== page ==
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Is The U.S. Overdue For a Recession?...

I will do my best economist impersonation here and answer - yes and no. The yes part has to do with age. This recovery is nearly ten years old and if we keep going past July, as we almost certainly will, it will be the longest recovery in history.

But age alone does not kill expansions. Economic excesses and unexpected curve balls out of left field do. This recovery has not been excessive; it has been slow and steady. The average annual growth the past decade has been 2.3% versus 3.6% per year in the 1990s. There are no easily identifiable bubbles today. Interest rates are still low, inflation is benign and the housing market, although much improved since 2009, is not at nosebleed levels.

The Federal Reserve has shifted to neutral on interest rates. Unless inflation gets out of hand, rates will be held steady. And what about inflation? I have always been attracted to the relationship between wage increases and productivity. If you give someone a wage increase but their productivity (how many widgets they produce in an hour) goes up by an equal amount then there is no need for companies to increase prices to maintain profit margins, and inflation stays quiet. A nice balance.

Unit labor cost is the name they give to the difference between wage increases and productivity. Historically there has been a positive correlation between unit labor costs and inflation; when one goes up the other goes up, and vice versa. Over the past eight years (see chart below) unit labor costs and inflation have on average moved very much in unison.

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How do unit labor costs look going forward? Productivity has been naggingly slow in this recovery. Nobody knows exactly why, maybe it’s because it takes time for new technology to become effective or maybe it’s because, as some critics charge, all this new technology (social media?) doesn’t do much to increase production.

But productivity is on the rise right now. Over the past three months productivity has jumped 3.6% and over the past year, it is up 2.4%. This is a refreshing switch from slow gains in the recent past (again, see chart). Right now unemployment is very low and we should expect companies to increase wages faster in the future to lure good hires. But if productivity also increases at a faster rate, then we are in a wonderful sweet spot, with no need for prices (or inflation) to go up rapidly.

I realize I am still avoiding the question, what about the next recession? Right now, US economic fundamentals are signaling the recovery will continue. But the wildcard is all the unexpected events like continued China/U.S. trade friction or a sharp downturn in consumer confidence. I am positive on the economy today though I have all fingers crossed due to the many uncertainties.


The All China Edition…

I spent the month of March in China, travelling from the deep south to the mid section of Shanghai/Hangzhou/Zhoushan. My economic thoughts are detailed on pages 2 and 3, my reflections on culture and life on page 4. And here is my ‘Lonely Planet Guide’ to the not-miss sights.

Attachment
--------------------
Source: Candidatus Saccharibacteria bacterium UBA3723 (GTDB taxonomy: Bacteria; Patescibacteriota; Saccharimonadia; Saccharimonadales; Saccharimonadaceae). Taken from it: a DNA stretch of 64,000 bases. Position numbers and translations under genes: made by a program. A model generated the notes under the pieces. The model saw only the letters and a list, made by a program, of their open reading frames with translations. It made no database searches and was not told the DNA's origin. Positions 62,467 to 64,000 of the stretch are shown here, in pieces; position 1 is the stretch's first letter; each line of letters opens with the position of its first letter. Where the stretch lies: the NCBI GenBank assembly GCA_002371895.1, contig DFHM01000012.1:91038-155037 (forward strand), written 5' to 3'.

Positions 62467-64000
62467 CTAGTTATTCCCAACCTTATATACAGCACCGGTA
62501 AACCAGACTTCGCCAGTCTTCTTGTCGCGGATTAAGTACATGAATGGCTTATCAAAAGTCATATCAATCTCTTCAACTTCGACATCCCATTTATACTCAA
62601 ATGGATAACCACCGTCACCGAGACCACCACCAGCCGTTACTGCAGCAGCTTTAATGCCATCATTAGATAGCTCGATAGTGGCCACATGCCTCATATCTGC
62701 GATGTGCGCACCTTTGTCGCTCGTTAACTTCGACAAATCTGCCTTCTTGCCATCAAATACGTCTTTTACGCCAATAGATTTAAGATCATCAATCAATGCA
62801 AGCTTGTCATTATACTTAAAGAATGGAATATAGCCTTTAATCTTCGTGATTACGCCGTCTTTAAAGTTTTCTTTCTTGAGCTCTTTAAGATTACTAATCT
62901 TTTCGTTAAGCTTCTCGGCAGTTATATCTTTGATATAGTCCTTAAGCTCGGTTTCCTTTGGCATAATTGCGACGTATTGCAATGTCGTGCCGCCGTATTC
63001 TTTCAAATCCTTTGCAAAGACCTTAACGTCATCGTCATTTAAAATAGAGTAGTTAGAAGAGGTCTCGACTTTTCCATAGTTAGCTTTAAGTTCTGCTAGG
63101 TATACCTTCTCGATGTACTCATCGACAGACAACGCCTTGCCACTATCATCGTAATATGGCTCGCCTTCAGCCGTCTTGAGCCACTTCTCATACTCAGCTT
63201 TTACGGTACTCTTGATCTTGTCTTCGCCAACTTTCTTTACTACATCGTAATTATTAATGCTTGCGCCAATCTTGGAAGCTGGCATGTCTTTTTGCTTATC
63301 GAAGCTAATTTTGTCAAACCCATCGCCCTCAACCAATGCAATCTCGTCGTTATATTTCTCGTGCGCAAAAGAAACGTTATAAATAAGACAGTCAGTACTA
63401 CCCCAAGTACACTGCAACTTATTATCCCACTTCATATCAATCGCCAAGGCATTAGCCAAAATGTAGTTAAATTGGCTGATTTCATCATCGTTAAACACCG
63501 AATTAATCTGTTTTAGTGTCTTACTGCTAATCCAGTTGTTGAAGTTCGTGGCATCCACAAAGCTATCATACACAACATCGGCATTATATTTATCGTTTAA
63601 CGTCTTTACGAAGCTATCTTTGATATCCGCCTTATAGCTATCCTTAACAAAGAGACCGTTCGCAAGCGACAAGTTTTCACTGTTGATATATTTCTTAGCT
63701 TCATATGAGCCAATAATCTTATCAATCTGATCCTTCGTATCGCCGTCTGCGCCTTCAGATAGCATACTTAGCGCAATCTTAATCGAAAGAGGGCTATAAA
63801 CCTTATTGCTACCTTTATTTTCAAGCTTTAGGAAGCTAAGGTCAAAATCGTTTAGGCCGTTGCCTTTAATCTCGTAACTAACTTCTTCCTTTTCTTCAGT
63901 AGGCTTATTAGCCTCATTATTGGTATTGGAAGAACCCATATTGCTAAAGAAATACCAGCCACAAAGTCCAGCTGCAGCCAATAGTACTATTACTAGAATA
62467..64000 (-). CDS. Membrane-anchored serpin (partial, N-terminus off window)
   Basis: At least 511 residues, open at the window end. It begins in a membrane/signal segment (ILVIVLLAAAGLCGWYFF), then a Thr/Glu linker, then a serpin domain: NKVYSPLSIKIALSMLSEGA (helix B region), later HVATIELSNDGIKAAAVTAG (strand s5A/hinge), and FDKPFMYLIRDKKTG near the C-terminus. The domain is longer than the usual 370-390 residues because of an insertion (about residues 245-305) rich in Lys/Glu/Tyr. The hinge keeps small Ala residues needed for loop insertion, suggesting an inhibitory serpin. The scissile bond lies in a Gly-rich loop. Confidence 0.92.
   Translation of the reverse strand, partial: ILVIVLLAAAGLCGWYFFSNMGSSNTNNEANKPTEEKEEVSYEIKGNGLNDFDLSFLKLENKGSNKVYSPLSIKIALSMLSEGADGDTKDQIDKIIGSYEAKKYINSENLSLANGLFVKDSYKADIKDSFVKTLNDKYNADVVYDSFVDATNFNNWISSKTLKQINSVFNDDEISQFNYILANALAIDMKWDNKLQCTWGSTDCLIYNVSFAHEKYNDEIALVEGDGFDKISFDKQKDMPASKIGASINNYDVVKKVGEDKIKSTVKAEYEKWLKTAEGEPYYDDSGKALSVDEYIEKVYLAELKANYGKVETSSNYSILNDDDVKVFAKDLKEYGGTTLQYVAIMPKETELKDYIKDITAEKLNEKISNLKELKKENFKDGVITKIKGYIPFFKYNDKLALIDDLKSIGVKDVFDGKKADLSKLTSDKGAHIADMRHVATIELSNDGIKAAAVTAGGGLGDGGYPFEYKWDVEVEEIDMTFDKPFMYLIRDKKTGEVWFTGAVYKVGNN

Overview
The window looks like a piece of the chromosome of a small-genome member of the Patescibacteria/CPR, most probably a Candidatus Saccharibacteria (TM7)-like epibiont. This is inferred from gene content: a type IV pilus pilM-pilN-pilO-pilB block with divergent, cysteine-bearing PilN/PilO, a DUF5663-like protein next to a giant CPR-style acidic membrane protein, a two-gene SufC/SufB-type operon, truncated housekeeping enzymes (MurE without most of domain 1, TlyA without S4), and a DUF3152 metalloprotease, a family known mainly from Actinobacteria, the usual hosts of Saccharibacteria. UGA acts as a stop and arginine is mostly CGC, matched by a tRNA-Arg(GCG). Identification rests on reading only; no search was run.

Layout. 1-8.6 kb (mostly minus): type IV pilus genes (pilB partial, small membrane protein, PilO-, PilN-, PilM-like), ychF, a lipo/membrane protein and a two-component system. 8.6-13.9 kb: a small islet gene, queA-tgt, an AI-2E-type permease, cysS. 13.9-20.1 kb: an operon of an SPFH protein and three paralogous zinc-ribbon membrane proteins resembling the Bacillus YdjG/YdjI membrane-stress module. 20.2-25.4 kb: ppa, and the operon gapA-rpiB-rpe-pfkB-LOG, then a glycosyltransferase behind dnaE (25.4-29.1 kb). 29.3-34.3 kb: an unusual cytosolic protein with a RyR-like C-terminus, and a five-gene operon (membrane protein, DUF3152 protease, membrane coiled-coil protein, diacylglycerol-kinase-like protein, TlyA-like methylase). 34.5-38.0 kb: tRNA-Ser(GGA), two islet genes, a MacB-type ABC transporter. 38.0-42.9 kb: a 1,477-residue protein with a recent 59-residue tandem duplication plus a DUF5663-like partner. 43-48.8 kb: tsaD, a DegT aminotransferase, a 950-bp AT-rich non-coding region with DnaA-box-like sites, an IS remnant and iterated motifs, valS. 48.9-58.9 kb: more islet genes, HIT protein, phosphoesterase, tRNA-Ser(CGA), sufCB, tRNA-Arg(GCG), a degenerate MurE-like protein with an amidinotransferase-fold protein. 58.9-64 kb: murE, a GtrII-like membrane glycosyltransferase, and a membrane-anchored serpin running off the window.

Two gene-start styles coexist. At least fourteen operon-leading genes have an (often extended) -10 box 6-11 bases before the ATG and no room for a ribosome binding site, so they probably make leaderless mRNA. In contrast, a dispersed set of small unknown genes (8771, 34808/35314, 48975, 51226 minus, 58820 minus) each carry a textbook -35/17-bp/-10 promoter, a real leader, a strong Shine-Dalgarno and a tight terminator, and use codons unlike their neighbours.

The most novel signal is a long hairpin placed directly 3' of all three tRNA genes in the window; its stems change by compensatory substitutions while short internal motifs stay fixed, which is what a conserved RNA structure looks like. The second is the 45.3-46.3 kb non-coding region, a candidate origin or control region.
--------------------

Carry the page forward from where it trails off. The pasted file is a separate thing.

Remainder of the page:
1. Wherever you go use the ‘Gaotie’, China’s high-speed trains. They are clean, new and arrive to the minute on schedule. Oh, and did I mention they all go 150-180 mph. Air travel is a hassle whether in the US or China. High-speed trains are comfortable, you get a front row view of the scenery and they are cheap. Shenzhen in the south to Beijing in the north is a 1500 mile trip costing $140.

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2. Climb a mountain. If you want to experience a living, breathing Chinese landscape painting climb the most famous Chinese mountain, Huangshan (Yellow Mountain) about 3 hours from Shanghai (picture above). You can climb the thousands of knee jarring steps to one of the summits or, more conveniently, take a cable car up. Either way the view and the experience is spectacular.

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3. Shanghai is a not miss city. But how do you see a city of 25 million? A great option is the $18 sightseeing bus which circles the major sites. Yes its touristy but a leisurely way to see the highlights. Another option is the modern, cheap, easy to use subway system. Choose a stop, look around and then get back on. Don’t miss the Shanghai Museum. A world class collection of landscape paintings, ceramics, furniture and jade. A real treasure. And finally don’t forget the food. Food follows money as the saying goes and China has money today. A signature dish of Shanghai is ‘Xiaolong Bao’ or soup dumplings (pictured above). These delicate dumplings are filled with pork and injected with soup. Be careful when biting in however, the soup can be hot but the taste is divine.

4. If Shanghai is a bit too bustling for you, take the high-speed train an hour west and you get to Hangzhou and Suzhou. The West Lake in Hangzhou is a gem, an enormous lake with islands, pagodas, temples - - everything you imagine classical China to be. Suzhou is famous for its delicate gardens including the ‘Humble Administrator’s Garden’, which of course begs the question, where does a ‘humble administrator’ get the funds for such a lavish garden? In any case, enjoy the trip - the going is still good.